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Tin Luck: estate of the nation

Beatrix Blaise’s powerful short film, which stars Camden residents, has won rave reviews

20 November, 2020 — By Dan Carrier

A scene from Tin Luck

A GROUNDBREAKING film shot on the Maiden Lane estate, Camden, and starring the people who live there earned a nomination for the Best UK Short Film at the prestigious Raindance Film Festival earlier this month.

Tin Luck, by director Beatrix Blaise, has won rave reviews from critics for its honest portrayal of life on a London housing estate – and now looks set to garner more plaudits as the film is due to potentially be screened at other festivals.

Beatrix and the film crew posted 300 letters through doors to ask people living there to get involved – and the result is a short film that breaks down stereotypes.

She says the film aims to create a fresh and engaging picture of life in Maiden Lane.

She said: “Exploring themes of contemporary masculinity, it follows its hero, Trey, as he moves through the estate and the lives of its residents.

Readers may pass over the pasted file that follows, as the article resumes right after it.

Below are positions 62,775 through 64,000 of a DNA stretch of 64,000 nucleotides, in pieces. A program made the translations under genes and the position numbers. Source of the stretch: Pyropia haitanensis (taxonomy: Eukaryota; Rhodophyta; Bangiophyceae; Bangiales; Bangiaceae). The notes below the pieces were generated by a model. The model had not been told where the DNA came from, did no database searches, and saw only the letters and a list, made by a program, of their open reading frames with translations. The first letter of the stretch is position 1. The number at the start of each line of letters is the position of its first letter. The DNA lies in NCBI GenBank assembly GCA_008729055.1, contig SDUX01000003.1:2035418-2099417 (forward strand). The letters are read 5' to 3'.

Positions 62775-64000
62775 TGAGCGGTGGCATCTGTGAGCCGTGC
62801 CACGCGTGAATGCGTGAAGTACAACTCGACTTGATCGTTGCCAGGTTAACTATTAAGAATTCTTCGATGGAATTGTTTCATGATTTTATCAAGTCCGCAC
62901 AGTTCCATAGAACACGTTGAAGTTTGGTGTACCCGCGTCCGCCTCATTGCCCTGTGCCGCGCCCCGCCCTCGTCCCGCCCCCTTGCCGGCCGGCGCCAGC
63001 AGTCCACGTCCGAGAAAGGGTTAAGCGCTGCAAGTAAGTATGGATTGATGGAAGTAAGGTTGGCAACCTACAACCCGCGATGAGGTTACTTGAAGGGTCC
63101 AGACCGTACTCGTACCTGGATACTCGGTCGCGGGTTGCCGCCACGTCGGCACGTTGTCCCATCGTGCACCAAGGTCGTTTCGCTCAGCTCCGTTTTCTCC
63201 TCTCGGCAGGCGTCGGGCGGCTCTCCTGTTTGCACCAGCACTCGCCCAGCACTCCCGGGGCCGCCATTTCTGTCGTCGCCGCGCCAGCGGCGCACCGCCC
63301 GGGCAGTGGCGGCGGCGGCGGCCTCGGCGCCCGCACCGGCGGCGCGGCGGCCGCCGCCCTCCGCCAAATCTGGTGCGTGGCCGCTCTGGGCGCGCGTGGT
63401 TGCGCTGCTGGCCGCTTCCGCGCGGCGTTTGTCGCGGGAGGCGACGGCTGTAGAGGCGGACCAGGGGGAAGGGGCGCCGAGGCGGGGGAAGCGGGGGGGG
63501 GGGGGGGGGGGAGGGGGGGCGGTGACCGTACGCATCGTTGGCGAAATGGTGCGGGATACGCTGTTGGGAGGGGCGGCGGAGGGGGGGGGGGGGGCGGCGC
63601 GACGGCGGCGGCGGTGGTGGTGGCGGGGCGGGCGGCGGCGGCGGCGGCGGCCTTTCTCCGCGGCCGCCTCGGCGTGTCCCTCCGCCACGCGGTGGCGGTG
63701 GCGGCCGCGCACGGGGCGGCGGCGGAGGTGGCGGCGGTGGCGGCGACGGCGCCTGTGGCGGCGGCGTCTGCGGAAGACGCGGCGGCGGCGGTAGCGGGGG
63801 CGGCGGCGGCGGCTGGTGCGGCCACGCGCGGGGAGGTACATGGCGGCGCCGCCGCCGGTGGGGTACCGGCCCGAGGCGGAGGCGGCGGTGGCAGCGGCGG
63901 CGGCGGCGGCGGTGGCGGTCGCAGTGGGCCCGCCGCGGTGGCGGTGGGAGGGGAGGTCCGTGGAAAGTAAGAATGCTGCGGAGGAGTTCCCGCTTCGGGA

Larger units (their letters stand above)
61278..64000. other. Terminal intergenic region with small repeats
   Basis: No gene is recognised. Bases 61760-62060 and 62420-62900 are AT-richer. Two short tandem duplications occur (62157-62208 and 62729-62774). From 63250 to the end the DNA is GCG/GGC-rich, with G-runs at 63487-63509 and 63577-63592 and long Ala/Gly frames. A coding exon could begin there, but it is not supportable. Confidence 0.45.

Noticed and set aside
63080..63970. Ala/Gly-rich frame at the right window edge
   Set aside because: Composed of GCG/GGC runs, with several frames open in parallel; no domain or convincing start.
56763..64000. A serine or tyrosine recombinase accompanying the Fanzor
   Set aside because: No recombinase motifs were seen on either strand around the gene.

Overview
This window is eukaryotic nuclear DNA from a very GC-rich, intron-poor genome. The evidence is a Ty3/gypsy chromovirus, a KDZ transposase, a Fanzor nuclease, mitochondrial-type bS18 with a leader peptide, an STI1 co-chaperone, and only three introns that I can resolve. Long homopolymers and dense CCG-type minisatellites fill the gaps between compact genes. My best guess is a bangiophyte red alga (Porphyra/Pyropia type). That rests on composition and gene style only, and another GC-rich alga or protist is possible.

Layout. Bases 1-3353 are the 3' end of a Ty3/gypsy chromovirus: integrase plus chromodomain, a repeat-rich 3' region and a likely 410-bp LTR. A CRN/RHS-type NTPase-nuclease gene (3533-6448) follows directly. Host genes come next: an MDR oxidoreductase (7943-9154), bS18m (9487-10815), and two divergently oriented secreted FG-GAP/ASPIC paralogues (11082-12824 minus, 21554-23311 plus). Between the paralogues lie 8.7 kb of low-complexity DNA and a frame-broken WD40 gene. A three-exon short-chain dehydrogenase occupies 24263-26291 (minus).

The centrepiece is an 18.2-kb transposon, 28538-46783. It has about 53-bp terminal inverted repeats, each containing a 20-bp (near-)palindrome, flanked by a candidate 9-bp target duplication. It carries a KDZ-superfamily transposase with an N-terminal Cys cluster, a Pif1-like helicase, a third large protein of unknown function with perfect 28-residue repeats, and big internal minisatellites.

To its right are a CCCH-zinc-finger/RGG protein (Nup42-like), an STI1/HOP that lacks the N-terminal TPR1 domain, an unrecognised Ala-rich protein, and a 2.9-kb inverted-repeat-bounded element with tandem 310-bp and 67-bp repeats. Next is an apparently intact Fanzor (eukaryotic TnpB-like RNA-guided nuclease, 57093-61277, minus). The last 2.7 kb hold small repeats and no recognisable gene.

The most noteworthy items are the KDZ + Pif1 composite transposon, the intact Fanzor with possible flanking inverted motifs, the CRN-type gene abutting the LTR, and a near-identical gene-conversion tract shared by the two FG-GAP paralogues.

“This film deliberately moves away from the gritty dramas that estates have become known for, and instead focuses on the sensitivity of young black men in a community in search of its identity away from misrepresentation and lack of visibility for their talent. It shows how important community centres are for harnessing confidence in new futures.”

Beatrix Blaise

One of the stars is Brown Ntoto, who as well as acting is performs as rapper Brownsilla. He joined co-star and neighbour Samuel Adewunmi in the film. The pair grew up in Maiden Lane – and Brownsilla explained how he has been inspired by taking courses at the Roundhouse in Chalk Farm and using a council-built recording studio in the estate’s community centre to hone his craft.

He said: “I’ve always been into rap and I’ve always had a passion for music. I used to freestyle with friends. In 2010 we petitioned to get a studio built.”

And he had gained experience in film-making at the Maiden Lane youth club – which meant when Beatrix approached residents, he decided to get involved.

He said: “We used to make documentaries and content pieces, so when we saw that Beatrix would let us have input into the script, we were excited to work on it – it was great showing her team around.”

And he says the powerful film, alongside the music he creates, has an important message.

He added: “I make my music to change that narrative that’s been pushed upon black people, not just by this government but worldwide. There are many black people doing positive and amazing things – but we don’t get glorified because of the agenda that gets pushed in mainstream media to keep us down. We are still climbing the ladder though, slowly but surely.”


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